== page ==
The fur/anti-fur debate has spanned generations and centuries, with vegetarians, animal rights activists, and even celebrities voicing their opinions. People don't like the thought of killing an animal in order to wear its skin and fur, even if they are willing to eat the animal. With the increase in publicity about this debate as well as the influence of environmental activism, alternatives to fur have been created and worn by the masses.
Jess Eaton proposes a completely different alternative-wearing clothes made from animals who died naturally, were consumed, or donated by pest control. In her current collection, Roadkill Couture, models can be seen wearing high-end fashion created from those who are dearly departed. This brings up the question, is this environmentally friendly? Does picking up something that would decay into the earth benefit the planet? To Eaton it is, cutting out the need to throw the remains into a landfill.
Death is often desensitized in the media, and cruelty is involved in the lifeblood of much of the public. Eaton wishes to encourage that viewers see the beauty in the cycle of life, as these animals' beauty is immortalized. She draws from the principle that there is a use for all parts of an animal-much like Native Americans and other such groups saw sustenance. Roadkill Couture also makes art out of individuals' pets so that their owners can forever be surrounded by their pets.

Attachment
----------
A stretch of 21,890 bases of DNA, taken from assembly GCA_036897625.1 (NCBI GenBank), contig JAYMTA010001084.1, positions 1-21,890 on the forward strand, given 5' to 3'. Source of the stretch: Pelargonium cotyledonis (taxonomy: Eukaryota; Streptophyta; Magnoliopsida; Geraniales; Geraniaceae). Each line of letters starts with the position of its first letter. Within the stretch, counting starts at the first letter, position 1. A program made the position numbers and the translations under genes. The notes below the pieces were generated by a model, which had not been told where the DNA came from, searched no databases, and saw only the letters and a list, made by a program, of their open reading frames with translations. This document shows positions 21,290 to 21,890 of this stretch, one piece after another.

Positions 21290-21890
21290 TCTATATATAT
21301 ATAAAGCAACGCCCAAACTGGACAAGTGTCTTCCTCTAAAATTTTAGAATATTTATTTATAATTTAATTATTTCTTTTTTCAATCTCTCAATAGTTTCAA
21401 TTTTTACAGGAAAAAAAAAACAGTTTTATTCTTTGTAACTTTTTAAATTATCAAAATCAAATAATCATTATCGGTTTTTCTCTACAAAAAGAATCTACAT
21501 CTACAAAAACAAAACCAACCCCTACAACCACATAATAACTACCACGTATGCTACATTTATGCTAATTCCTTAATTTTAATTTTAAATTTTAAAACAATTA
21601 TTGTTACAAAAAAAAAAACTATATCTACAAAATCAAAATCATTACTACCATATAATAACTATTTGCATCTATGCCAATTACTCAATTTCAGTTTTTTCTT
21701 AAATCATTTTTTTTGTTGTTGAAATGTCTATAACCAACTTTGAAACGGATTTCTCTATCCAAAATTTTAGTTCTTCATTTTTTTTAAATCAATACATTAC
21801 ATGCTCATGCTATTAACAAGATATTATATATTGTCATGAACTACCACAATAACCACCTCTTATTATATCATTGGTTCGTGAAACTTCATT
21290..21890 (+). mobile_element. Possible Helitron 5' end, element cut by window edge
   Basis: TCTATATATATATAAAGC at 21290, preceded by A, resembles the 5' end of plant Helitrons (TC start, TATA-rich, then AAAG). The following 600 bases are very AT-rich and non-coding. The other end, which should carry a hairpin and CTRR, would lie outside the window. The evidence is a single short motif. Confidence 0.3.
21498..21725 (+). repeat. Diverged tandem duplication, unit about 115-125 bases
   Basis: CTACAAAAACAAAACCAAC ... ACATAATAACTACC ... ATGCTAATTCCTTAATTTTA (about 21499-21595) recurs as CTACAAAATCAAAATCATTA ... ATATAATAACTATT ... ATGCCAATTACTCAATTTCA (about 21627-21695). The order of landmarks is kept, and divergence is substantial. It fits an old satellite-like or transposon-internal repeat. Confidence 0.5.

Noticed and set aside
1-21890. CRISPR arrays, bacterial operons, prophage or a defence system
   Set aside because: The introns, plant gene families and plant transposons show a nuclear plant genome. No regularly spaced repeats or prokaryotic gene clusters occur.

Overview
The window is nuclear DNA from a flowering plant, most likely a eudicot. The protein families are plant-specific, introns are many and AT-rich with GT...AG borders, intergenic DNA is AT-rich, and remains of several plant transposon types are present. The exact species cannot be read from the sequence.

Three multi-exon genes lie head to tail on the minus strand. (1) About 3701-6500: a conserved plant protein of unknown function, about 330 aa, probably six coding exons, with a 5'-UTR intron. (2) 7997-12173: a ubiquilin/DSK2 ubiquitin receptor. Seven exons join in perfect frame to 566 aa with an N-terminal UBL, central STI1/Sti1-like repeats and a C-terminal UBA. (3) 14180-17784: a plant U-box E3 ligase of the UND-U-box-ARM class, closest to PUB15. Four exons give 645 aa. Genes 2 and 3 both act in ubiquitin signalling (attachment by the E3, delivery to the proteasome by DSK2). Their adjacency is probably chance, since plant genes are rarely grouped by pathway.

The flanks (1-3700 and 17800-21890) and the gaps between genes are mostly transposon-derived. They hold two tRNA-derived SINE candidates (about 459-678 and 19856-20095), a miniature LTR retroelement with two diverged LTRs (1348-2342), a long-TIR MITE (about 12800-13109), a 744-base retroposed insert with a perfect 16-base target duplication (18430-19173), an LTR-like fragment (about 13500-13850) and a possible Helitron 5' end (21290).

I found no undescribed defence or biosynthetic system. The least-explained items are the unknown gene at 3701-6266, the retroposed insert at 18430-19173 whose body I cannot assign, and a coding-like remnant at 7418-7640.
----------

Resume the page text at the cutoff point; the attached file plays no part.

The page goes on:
This fashion line is incredibly creative as it is incredibly novel and solves a problem. We are surrounded by decomposing animals, yet we kill others for their meat and fur. It seems completely natural to do this in order to provide us with what we consider necessary for our survival. To consider animals to have importance after nature takes its toll is a new concept. Eaton encourages us to look to the circle of life and beyond the power of human choice over animals' lives.
Like many of the creatives we studied in class(Z Boys, Frank Gehry, etc), Eaton's creativity is flourishing in the right place and right time, when environmental activism and sustainability are really coming front and center in society, and when fashion is not being constrained. Eccentricity is welcome in the 21st century. Activism is encouraged. Roadkill Couture is fueled by strong imagery and analogical thought, a major creative factor according to Barron and Harrington (1981), bringing out the focus on keeping up with appearances as well as the place of life and death in the universe. It is both shocking and beautiful. I would not be surprised to see one of Eaton's designs gracing Lady GaGa at the next possible awards show.
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